Whilst I put on the coffee and work out the "maybe" of that last post in the murky, sore and somewhat bewildered bits of my brain, there are some things I want to say. This is one of them.
India and I read the story of John the Baptist's beheading the other day, and when we were done she said, "Momma, why are all the women in the bible bad?" Now, like I've said before, my baby loves herself some bible. We read it like mad, and we've read through five children's bibles front to back and some more than once, so the kid's getting the whole story. She knows about Ruth and Esther and Naomi and Mary and the other Mary and whatever other secondary ladies might show up to drive tent pegs into sleeping heads or rescue spies on the run, or sleep with their father, (alright, maybe we didn't read that story) and still she asks me why all the women are bad.
This Easter, as I read through the story of Holy Week, the crucifixion and the resurrection my heart sat most with Mary Magdalene - Mary of the seven demons cast out; Mary of one at the foot of the cross. There is that sweet, sweet moment at the empty tomb when this woman, whose heart has been saved by this kind God-also-man, begs for the body of Jesus, and she is weeping as she stands there it says. Either she is weeping so hard that she can not see Jesus before her, or she is blinded by other means, but when Jesus says her name she at once knows that it's him and grabs hold until he says that he needs to leave her.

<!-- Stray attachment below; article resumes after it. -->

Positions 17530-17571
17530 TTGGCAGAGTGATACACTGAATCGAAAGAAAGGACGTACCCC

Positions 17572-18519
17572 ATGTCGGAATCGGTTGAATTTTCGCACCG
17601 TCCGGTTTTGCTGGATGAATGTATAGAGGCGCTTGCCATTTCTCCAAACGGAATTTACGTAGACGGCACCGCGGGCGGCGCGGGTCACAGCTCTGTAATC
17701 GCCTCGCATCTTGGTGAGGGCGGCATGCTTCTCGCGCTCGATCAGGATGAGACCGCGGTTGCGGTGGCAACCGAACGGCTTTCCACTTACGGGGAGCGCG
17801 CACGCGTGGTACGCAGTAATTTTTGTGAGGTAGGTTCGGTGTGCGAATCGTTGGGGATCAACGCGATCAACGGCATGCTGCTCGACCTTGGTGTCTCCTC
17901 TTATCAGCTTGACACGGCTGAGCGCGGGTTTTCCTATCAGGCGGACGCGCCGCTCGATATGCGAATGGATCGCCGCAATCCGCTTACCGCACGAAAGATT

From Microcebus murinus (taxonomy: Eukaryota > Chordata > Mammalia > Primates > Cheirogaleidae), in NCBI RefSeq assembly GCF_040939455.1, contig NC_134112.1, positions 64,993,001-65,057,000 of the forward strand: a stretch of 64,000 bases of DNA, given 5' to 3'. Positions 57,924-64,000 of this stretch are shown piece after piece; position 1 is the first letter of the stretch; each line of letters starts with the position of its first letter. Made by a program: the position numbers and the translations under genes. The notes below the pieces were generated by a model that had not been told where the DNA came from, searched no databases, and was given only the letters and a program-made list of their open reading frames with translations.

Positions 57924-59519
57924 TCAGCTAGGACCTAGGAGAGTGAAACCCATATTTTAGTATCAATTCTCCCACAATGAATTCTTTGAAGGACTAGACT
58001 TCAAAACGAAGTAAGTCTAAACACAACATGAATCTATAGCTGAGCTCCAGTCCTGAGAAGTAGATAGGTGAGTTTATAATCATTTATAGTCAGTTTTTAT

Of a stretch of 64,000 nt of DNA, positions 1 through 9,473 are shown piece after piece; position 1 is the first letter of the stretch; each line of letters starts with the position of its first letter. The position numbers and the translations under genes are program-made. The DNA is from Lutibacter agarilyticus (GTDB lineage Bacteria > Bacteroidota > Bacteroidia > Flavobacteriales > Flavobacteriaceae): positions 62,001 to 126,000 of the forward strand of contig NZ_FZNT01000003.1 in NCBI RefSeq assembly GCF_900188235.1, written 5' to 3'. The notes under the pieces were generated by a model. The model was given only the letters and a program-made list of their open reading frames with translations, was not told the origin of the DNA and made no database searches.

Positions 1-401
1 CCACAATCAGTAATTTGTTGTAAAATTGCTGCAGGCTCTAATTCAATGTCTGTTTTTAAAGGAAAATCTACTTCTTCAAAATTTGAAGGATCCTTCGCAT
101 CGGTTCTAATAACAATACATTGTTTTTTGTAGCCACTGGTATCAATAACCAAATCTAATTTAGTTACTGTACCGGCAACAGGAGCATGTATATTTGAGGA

After, Mary runs to tell the disciples about seeing Jesus, "but these words seemed to them an idle tale, and they did not believe them." And so, the story goes on, and the disciples see Jesus themselves, and believe in the resurrection, and belittle poor Thomas who did not without seeing, but as for Mary - Mary of the cross, and Mary of the resurrection, we hear no more. But I would like to know some things, the kind of things that women talk about while drying dishes or chopping vegetables or folding laundry, mainly, how she survived the losing after his appearing, what it was like to be loved so purely, what her name sounded like in his mouth.
I have, at times, doubted a faith that has kept one half of its believers silent for thousands of years, and I mourn the loss of those stories that would speak to a woman's heart in the way that only those stories could, but what I thought of mostly this Easter was of the eternal patience of a God who allowed, and still allows humanity to find and shape its self. "Whatever you bind on earth shall be bound in heaven, and whatever you loose on earth shall be loosed in heaven," speaks to me not so much of our power to affect heaven, but of the shocking reality that God has allowed us to wield any power at all. We bind, we loose, and so we shape our faith and the future of our faith with justice or injustice, sexism or equality, in God's image or in our own, and in so doing we shape forever our ability to see and know and taste the fullness of God.